Friday, February 05, 2010



Some people are of the opinion that it is very important that guests have the choice of whether to keep their shoes on or not.

However, it is not as simple as that. Some choices may impose on the choices of others.

Some visitors may want to take their shoes off, but may fear that doing so will be considered rude. Being informed that shoes-off is encouraged will be a great welcome for these people.

The shoes-on folks might then argue, "Yes, but you can still let people keep their shoes on without imposing on the people who prefer to go shoeless."

However, this is not the case. Firstly, those people who want to take their shoes off may fear, if there are lots of other guests, particularly at a party, that their feet may get squashed by other peoples' shoes. In a crowded party, it can be hard to avoid having people tread on your toes.

Secondly, people who take their shoes off will prefer to walk on a floor that is cleaner. In fact, there is another issue here, as Angie pointed out in a previous post. Some guests will enjoy sitting on the floor. And sitting on the floor is a much more pleasent experience when it is clean. So allowing guests the choice of wearing shoes imposes on those who like to sit on the floor.

The simple truth is that no host can please everybody. However, there are far more good reasons to insist on shoes coming off at the door than for allowing shoes to stay on. Let guests chose between slippers, socks ot barefeet. That is choice enough.


Sandro said...

yesterday, I saw Uptown Girls with Brittany Murphy (RIP). A teenager-girl character tells hers to take of her shoes at the door, which BM does without any seeming reluctance. Though this shoes-off policy is presented in the film as a part of of the teenager girl's obsession with cleanliness, the general attitude is rather positive, and shoes-off policy is not considered as something negative to be rejected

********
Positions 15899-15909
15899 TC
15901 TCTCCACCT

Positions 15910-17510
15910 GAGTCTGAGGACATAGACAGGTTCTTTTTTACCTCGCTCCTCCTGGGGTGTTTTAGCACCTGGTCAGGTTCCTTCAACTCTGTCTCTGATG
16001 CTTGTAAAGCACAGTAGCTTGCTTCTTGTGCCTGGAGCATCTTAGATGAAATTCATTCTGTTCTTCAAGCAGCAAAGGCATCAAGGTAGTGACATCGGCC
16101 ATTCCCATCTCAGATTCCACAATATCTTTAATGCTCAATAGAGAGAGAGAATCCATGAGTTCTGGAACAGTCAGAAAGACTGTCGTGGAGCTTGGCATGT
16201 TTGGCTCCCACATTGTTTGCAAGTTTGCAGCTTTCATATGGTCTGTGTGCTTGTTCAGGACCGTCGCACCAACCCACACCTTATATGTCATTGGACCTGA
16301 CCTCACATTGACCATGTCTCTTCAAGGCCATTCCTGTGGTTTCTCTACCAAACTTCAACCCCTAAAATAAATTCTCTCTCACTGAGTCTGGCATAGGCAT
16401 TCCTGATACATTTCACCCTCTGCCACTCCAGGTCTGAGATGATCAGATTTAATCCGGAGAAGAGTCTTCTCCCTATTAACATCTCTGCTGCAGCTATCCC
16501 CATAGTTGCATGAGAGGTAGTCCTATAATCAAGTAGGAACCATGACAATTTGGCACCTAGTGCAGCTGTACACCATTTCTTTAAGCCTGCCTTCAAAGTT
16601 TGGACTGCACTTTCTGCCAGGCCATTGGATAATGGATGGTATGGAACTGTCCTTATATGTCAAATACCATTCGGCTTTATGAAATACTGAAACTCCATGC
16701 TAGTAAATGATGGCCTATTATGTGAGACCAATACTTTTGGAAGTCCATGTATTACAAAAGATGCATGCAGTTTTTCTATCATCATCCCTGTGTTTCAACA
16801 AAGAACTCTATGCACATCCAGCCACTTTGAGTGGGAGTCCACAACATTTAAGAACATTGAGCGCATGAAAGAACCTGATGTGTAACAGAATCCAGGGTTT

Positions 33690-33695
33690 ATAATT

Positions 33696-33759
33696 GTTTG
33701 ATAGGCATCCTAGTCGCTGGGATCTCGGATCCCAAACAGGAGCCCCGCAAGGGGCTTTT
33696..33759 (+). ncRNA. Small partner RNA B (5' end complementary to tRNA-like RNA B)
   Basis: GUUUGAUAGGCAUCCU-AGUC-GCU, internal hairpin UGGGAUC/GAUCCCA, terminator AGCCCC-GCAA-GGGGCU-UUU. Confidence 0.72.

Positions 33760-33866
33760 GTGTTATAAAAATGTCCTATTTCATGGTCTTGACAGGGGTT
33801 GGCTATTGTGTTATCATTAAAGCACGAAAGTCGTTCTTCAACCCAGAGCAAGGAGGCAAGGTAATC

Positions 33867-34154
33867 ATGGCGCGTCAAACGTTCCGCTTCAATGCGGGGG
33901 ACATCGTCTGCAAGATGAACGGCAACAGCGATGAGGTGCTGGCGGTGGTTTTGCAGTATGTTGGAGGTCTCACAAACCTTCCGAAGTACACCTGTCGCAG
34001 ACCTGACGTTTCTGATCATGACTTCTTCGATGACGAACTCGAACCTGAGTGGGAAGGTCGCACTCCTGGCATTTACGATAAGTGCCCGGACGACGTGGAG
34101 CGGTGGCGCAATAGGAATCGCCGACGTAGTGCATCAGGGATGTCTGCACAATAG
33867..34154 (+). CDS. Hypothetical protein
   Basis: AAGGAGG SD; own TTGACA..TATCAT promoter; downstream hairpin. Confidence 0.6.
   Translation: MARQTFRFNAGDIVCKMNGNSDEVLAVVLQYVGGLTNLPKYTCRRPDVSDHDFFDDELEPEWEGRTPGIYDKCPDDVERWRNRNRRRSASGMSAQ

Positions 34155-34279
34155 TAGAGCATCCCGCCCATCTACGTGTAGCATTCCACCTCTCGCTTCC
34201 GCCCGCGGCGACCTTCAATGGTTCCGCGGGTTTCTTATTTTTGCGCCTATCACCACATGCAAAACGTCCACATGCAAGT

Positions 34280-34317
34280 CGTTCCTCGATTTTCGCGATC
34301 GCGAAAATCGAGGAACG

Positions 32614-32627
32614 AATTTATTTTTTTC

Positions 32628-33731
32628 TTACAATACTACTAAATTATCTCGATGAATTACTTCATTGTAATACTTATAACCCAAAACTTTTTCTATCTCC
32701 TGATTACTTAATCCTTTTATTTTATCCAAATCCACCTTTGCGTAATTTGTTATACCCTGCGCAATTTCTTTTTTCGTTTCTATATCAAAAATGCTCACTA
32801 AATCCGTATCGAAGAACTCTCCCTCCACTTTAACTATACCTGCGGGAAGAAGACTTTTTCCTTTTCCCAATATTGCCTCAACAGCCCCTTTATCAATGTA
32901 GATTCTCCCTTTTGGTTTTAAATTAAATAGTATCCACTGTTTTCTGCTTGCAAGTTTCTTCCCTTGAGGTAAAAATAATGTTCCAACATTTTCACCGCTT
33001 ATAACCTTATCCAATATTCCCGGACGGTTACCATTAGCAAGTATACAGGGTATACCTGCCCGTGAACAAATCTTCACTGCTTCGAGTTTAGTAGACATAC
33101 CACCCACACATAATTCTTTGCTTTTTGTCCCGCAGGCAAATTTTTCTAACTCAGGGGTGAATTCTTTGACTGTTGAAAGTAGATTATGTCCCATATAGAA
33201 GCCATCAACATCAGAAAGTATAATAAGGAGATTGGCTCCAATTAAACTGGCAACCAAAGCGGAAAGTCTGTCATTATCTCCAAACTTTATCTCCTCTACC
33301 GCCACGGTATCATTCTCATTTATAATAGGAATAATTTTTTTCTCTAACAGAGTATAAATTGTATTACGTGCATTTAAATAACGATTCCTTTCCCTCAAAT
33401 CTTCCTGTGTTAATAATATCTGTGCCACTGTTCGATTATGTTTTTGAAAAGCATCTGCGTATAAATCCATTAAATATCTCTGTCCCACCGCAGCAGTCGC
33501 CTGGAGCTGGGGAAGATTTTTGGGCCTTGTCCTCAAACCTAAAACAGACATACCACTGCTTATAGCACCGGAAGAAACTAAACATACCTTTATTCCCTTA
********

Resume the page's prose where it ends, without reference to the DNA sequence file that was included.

Celestial Fundy said...

Thanks for sharing that.

Anonymous said...


I would really appreciate some advice.

I am self-employed, and work from home.

There is a young lady who does my word processing and typing for me. In the past we have always met at coffee shops etc and communicated by e-mail.

However, from next week she is going to start visting me at home and working for 1 day a week from my home office.

We have a shoes off policy and I am wondering how to politely explain this to the lady. It may sound a bit of a silly question, but I don't want to cause offence or embarass her on her 1st visit.

Do you think I should mention it to her beforehand by e-mail so she can bring a pair of slippers with her if she wants to?

She is always smartly dressed in a business way, but having only met in "public" places before I have no idea of her attitude to shoes off.

We live in a renovated farmhouse in a rural area and use a converted barn as my home office. I should also add that I wear leather slippers.

I know she is cominmg on public transport and will have to walk along a lane to wear we live, can I possibly use this as a reason?


Celestial Fundy said...

Tim, thankyou for your question and for visiting this blog.

It is sensible of you to desire shoes-off in this circumstance. There is absolutely no reason why you should not ask her to remove her shoes when working at your home. This is as simple a matter as any work-related dress code.

The most polite thing to do would be to inform her by telephone, but I am sure email would be fine.

If you forgot to mention it before she arrives, it would not spell the end of the world if you asked her nicely to remove her shoes on arrival. I am sure your home is not so cold that it would be painful to be in stocking feet there for a day.

God Bless


Anonymous said...

Thanks Matthew,

I will try to ring her - hope she does'nt think it's weird!!

No she would'nt be cold or anything - we have recently had new carpets put down, - which is 1 reason for the shoes off policy.